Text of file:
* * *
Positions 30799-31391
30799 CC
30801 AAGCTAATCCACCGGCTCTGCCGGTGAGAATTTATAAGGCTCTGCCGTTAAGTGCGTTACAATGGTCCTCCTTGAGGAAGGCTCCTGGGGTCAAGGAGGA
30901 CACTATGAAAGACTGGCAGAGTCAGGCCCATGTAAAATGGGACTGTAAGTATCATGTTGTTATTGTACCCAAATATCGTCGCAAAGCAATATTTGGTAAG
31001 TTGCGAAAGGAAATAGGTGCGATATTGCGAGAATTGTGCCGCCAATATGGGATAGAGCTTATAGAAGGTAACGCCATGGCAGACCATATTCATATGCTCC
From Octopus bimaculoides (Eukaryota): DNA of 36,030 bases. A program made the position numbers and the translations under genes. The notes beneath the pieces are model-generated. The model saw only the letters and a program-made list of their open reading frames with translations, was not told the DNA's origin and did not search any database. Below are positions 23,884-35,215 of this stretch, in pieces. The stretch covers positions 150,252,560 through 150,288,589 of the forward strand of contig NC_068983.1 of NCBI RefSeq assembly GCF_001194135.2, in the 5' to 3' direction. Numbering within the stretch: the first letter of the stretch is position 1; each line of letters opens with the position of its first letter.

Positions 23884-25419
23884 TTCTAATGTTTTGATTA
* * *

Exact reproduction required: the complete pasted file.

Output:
Positions 30799-31391
30799 CC
30801 AAGCTAATCCACCGGCTCTGCCGGTGAGAATTTATAAGGCTCTGCCGTTAAGTGCGTTACAATGGTCCTCCTTGAGGAAGGCTCCTGGGGTCAAGGAGGA
30901 CACTATGAAAGACTGGCAGAGTCAGGCCCATGTAAAATGGGACTGTAAGTATCATGTTGTTATTGTACCCAAATATCGTCGCAAAGCAATATTTGGTAAG
31001 TTGCGAAAGGAAATAGGTGCGATATTGCGAGAATTGTGCCGCCAATATGGGATAGAGCTTATAGAAGGTAACGCCATGGCAGACCATATTCATATGCTCC
From Octopus bimaculoides (Eukaryota): DNA of 36,030 bases. A program made the position numbers and the translations under genes. The notes beneath the pieces are model-generated. The model saw only the letters and a program-made list of their open reading frames with translations, was not told the DNA's origin and did not search any database. Below are positions 23,884-35,215 of this stretch, in pieces. The stretch covers positions 150,252,560 through 150,288,589 of the forward strand of contig NC_068983.1 of NCBI RefSeq assembly GCF_001194135.2, in the 5' to 3' direction. Numbering within the stretch: the first letter of the stretch is position 1; each line of letters opens with the position of its first letter.

Positions 23884-25419
23884 TTCTAATGTTTTGATTA